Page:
G-7 leaders pledge 'collective action' towards global growth
G7 economies wrapped up the Japan summit, vowing to seek strong global growth. G7 leaders pledged to "collectively tackle" major risks to global growth and committed to a cooperative approach in beefing up policies to stimulate their sluggish economies. Comparing current economic situation to the 2008 financial crisis, Japanese PM Shinzo Abe appealed to his fellow leaders to act, to avert another global crisis.
The Group of Seven (G7) is an informal forum of industrialized democracies representing around half the global economic output. G7 comprises Finance Ministers and Central Bank Governors of 7 countries: Canada, France, Germany, Italy, Japan, the United Kingdom and the United States of America. Formed in 1975, the group meets annually to discuss key issues related to global economic stability.
Russia belonged to the G-7 forum or the then G-8 from 1998 to 2014, but was suspended after its annexation of Crimea in March of that year.
2016 G7 summit, the 42nd summit, was scheduled to be held in Japan from May 26-27. The participants include the leaders of the seven G7 member states and representatives of the European Union. Attendees: British PM David Cameron, Canadian PM Justin Trudeau, French President Francois Hollande, German Chancellor Angela Merkel, Italian PM Matteo Renzi, Japanese PM Shinzo Abe and the US President Barack Obama.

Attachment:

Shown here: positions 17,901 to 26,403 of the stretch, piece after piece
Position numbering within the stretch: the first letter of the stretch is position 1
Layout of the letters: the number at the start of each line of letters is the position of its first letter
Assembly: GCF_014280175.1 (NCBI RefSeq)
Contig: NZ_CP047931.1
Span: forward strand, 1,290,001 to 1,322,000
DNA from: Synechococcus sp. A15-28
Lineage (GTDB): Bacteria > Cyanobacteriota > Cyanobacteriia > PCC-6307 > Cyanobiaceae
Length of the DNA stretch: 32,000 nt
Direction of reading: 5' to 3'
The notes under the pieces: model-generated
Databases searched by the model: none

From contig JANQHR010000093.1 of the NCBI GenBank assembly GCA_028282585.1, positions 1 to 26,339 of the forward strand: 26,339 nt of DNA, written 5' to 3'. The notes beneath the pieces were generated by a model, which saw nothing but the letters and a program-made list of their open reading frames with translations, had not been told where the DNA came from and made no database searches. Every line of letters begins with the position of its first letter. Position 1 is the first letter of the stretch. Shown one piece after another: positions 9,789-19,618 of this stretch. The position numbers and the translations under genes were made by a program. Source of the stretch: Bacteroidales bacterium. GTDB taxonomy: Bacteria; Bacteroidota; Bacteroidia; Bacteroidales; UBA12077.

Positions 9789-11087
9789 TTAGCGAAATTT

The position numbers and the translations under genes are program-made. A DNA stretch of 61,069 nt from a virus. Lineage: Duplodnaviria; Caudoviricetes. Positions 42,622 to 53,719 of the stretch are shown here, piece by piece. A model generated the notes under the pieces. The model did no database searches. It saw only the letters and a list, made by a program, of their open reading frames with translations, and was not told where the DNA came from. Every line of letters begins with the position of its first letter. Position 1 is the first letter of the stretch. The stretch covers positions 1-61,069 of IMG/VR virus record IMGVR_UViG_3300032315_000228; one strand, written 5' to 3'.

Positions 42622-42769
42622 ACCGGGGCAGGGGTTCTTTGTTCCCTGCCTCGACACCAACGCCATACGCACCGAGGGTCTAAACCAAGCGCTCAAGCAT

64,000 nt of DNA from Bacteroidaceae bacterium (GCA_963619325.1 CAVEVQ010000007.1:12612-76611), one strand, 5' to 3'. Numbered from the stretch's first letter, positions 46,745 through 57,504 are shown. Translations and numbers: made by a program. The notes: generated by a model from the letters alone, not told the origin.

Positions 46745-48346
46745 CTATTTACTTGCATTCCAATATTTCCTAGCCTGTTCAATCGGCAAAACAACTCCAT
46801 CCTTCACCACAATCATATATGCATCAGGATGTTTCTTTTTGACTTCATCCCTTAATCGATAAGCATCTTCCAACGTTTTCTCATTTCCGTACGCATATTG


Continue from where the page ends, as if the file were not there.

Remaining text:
The main topics on the agenda, as set out by this year's Japan presidency, include the global economy, the refugee crisis, climate change and the fight against terrorism. Points of discussion also include trade, foreign policy, and maritime security. This year's summit had the participation of guest invitees which included, Bangladesh PM Sheikh Hasina, Sri Lankan President Sirisena and Vietnamese PM Nguyen Xuan Phuc.
On the issue of maritime security, G7 leaders agreed that it was important to send a clear signal on the issue of maritime claims in the South and East China Seas. Japanese PM Shinzo Abe led discussion on the current situation in the Western Pacific. This comes amid China's aggression into disputed territories, claimed by Japan and several Southeast Asian nations.
G7 demanded that North Korea fully comply with U.N. Security Council resolutions and halt nuclear tests, missile launches and other "provocative actions". Obama pointed to the threat from North Korea's nuclear and missile programs, saying the isolated state was "hell bent" on getting atomic weapons.
On climate change, the G7 forum said they aimed to put into effect by the end of the year, the Paris climate agreement, in which almost 200 nations agreed a sweeping plan to end global dependence on fossil fuels.